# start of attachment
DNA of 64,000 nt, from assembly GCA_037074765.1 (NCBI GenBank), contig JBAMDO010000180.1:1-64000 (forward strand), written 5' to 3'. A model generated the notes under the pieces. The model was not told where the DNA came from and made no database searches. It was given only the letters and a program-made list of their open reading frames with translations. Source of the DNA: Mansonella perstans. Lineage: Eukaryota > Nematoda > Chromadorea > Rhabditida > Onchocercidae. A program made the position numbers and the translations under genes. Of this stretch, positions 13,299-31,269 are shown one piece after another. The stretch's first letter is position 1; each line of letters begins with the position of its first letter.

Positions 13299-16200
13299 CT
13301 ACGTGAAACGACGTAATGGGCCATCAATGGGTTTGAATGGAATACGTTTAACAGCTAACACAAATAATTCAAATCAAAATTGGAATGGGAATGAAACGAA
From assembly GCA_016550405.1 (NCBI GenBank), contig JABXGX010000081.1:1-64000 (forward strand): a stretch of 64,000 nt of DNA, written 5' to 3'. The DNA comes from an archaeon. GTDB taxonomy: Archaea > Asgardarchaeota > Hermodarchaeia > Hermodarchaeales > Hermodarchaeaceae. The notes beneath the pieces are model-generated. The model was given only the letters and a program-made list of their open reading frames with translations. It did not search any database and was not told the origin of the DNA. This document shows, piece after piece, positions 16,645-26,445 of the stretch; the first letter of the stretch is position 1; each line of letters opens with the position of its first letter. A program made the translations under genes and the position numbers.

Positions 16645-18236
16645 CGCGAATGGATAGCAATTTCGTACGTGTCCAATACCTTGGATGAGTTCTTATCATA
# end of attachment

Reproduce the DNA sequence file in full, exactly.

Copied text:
DNA of 64,000 nt, from assembly GCA_037074765.1 (NCBI GenBank), contig JBAMDO010000180.1:1-64000 (forward strand), written 5' to 3'. A model generated the notes under the pieces. The model was not told where the DNA came from and made no database searches. It was given only the letters and a program-made list of their open reading frames with translations. Source of the DNA: Mansonella perstans. Lineage: Eukaryota > Nematoda > Chromadorea > Rhabditida > Onchocercidae. A program made the position numbers and the translations under genes. Of this stretch, positions 13,299-31,269 are shown one piece after another. The stretch's first letter is position 1; each line of letters begins with the position of its first letter.

Positions 13299-16200
13299 CT
13301 ACGTGAAACGACGTAATGGGCCATCAATGGGTTTGAATGGAATACGTTTAACAGCTAACACAAATAATTCAAATCAAAATTGGAATGGGAATGAAACGAA
From assembly GCA_016550405.1 (NCBI GenBank), contig JABXGX010000081.1:1-64000 (forward strand): a stretch of 64,000 nt of DNA, written 5' to 3'. The DNA comes from an archaeon. GTDB taxonomy: Archaea > Asgardarchaeota > Hermodarchaeia > Hermodarchaeales > Hermodarchaeaceae. The notes beneath the pieces are model-generated. The model was given only the letters and a program-made list of their open reading frames with translations. It did not search any database and was not told the origin of the DNA. This document shows, piece after piece, positions 16,645-26,445 of the stretch; the first letter of the stretch is position 1; each line of letters opens with the position of its first letter. A program made the translations under genes and the position numbers.

Positions 16645-18236
16645 CGCGAATGGATAGCAATTTCGTACGTGTCCAATACCTTGGATGAGTTCTTATCATA